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Rival Sons give rejuvination to a classic hard rock sound

L.A. hard rock quartet thrive off of proven sounds, making 'old school' new again.

By Patrick Prince

Anyone out there who worships the hard rock/heavy blues sounds of Led Zeppelin and Deep Purple — the electric classic rock sound of the '70s — will simply love the L.A.-based band Rival Sons. In fact, they are one of the best sounding bands in years.

Sometimes labeled rock revivalists, Rival Sons hit the scene running with 2009's magnificent "Before the Fire," then a self-titled EP in January of this year followed. Comprised of vocalist Jay Buchanan, guitarist Scott Holiday, bassist Robin Everhart and drummer Michael Miley, the band has already toured with the likes of AC/DC, Alice Cooper, Judas Priest and Queensryche and even juiced up a few soundtracks to car commercials on American television. Their new album "Pressure and Time" on Earache Records was released on July 26 (check it out here).

Rival Sons, L to R: Michael Miley, Scott Holiday, Robin Everhart and Jay Buchanan

Rival Sons, L to R: Michael Miley, Scott Holiday, Robin Everhart and Jay Buchanan

In July, before the release of the newest album, Jay Buchanan answered a few of our questions.

Why an EP release this year?
Jay Buchanan: We'd had plans to hop in the studio and snap off a few to tape and print some vinyl before we'd had any interest in signing with Earache and we knew we'd be signing with someone very quickly so we wanted one last independent swing. Once we did record the EP, we signed with Earache, hit the road for two months and started recording the LP the day after we drove in so there wasn't much time in between the two sessions.

Are you satisfied with the way the "Pressure and Time" LP turned out?
Buchanan: It's good enough as a snapshot of where the band was a couple months ago I suppose but as of now I'm pretty much over it. My focus is on the next record.

What statement are you trying to make with this album?
Buchanan: Statement? No way. It would be easy and predictable to feed you a line of bullshit about how calculated and thoughtful we are but we wrote on a song to song basis. It was a very rowdy twenty consecutive days with no time for high fives.

How would you say this differs from the last releases, "Before the Fire"?
Buchanan: The last release had us recording material we'd worked out live so the songs were naturally more long form whereas this release is on the spot writing and first takes.

Do you like the classic hard rock comparisons? Led Zeppelin, Deep Purple ….
Buchanan: It is what it is. Those are legendary bands in the world of rock, so what's not to like? If you walk into a pub and people tell you that you remind them of James Dean or Steve McQueen, what are you going to do, get upset? No way. You'd do what anybody would: take the free drinks and get laid.

Some feel there aren't enough bands like Rival Sons out there nowadays: classic rock, old school, heavy electric blues ... whatever you want to call it. Don't you think you fill a void?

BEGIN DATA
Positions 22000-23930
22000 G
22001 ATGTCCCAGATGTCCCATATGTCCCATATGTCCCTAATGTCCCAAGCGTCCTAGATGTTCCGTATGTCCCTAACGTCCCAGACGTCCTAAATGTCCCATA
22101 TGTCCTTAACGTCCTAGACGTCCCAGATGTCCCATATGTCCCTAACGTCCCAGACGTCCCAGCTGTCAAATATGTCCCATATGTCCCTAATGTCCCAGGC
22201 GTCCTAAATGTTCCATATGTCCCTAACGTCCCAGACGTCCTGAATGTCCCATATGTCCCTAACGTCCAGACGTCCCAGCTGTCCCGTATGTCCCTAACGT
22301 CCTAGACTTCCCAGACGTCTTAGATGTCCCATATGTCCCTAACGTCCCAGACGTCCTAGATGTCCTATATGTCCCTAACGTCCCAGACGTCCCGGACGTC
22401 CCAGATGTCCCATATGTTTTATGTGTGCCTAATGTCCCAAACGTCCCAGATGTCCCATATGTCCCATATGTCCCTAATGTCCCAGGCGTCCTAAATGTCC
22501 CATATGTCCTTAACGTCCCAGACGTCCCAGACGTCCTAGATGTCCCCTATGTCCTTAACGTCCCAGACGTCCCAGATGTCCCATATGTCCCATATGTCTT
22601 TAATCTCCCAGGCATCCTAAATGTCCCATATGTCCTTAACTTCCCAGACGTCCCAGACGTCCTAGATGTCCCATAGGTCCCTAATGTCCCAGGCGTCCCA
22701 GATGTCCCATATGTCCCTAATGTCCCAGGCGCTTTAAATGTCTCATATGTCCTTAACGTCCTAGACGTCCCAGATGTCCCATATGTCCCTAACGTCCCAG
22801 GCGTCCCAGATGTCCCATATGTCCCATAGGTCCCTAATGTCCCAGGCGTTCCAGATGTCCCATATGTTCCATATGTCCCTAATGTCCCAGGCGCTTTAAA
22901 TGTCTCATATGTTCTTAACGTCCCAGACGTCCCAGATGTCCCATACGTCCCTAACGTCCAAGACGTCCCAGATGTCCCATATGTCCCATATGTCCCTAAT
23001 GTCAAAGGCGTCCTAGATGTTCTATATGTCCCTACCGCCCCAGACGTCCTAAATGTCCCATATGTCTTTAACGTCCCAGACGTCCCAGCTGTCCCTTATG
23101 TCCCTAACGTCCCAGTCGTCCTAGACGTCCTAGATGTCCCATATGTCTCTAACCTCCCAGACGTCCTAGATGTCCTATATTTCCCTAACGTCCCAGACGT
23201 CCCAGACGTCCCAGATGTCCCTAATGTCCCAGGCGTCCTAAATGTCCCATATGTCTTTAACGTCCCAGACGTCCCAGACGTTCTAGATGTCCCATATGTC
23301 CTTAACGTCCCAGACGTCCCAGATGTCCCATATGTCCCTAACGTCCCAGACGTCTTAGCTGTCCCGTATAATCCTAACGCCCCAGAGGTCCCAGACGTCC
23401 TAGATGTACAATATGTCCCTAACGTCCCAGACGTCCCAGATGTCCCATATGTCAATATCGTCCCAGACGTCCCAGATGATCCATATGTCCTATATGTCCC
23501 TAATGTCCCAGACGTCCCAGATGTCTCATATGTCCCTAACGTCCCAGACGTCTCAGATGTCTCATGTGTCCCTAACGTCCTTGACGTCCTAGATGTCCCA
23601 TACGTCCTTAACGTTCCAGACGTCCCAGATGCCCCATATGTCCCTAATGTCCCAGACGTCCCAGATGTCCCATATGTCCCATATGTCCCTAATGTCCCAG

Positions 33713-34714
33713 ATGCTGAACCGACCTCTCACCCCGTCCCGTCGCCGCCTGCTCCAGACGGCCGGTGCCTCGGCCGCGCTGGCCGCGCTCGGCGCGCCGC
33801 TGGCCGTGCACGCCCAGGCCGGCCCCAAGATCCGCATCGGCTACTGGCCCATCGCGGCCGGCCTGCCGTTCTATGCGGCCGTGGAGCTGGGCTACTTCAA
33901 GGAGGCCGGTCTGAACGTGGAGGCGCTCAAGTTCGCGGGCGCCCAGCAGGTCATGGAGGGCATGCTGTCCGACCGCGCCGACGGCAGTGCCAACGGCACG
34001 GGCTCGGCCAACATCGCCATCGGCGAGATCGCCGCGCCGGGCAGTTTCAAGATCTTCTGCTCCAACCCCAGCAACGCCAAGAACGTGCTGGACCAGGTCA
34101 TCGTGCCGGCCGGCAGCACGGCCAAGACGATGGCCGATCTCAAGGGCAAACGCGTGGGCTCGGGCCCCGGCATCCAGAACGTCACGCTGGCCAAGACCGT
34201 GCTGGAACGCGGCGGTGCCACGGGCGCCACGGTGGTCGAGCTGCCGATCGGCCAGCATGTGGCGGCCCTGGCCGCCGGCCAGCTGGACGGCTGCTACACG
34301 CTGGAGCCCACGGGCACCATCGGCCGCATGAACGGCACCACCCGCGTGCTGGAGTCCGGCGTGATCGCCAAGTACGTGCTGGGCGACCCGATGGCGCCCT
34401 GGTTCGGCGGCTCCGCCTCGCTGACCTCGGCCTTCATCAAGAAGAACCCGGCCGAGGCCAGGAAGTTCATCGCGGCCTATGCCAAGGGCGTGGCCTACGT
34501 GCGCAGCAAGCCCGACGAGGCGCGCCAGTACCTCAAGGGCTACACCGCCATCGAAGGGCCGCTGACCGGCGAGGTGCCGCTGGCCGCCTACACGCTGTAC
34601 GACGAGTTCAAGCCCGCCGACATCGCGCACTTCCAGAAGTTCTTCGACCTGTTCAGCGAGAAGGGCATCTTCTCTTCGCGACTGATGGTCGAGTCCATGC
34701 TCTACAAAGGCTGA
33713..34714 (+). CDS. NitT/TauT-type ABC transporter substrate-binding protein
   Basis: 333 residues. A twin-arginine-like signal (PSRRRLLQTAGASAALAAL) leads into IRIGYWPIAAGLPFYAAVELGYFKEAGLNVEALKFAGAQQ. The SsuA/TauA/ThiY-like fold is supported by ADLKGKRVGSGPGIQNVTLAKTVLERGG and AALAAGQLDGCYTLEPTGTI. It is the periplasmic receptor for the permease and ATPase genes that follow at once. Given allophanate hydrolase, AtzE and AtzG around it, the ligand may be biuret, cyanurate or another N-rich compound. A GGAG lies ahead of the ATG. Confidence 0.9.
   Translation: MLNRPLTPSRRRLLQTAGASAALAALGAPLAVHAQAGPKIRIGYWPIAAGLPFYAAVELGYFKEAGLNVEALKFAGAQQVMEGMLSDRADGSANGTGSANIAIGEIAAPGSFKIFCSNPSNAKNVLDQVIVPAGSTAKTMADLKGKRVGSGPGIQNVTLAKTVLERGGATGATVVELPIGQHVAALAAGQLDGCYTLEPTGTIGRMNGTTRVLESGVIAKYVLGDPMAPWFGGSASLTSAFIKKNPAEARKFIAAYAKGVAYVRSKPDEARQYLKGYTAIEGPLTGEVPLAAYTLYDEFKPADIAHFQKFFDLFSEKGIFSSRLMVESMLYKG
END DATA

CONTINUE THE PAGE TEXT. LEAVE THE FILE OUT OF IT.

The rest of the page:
Whether or not we fill any void is for somebody else to decide, we just make the music and people will do what they like with it regardless of what I think..

Have you heard of the band Black Country Communion? … they rock a similar sound…
Buchanan: Black Country Communion? Rock band. There's no denying Glenn's vocal range and prowess but I don't hear nearly enough blues in their sound to legitimately call it rock 'n' roll.

How would you describe your music?
Buchanan: Rock 'n' roll.

How is the SO. CAL music scene now?
Buchanan: Good as it's ever been I'd guess. Los Angeles is always hungry and ready to devour the dreams and break the body of anyone willing to move there trying to "make it."

Is there some disappointment in L.A., i.e., a song called "Burn Down Los Angeles"?
Buchanan: I wouldn't think so, Los Angeles is always catching fire these days. The song is about thriving in the belly of the beast, not actually setting it to fire.

Your music has been featured in a few TV commercials ...?
Buchanan: Yep, got bills to pay and grits ain't groceries.

Were you psyched about the European tour? Have you been to Europe before?
Buchanan: Europe is wonderful, yes. Just got home from a U.S. tour yesterday, have just enough time to laundry the contents of my luggage and pack them back in before we leave again in a couple days.

What do you think of being packaged on tour with Judas Priest and Queensryche?
Buchanan: Either way we come out swinging and kicking every night so no one will be walking away clean.

Do you like playing big festivals? Sonisphere, for example. Would you rather play clubs?
Buchanan: Festivals and clubs are two different beasts entirely. If we're on, we're on and that's the key to any show.

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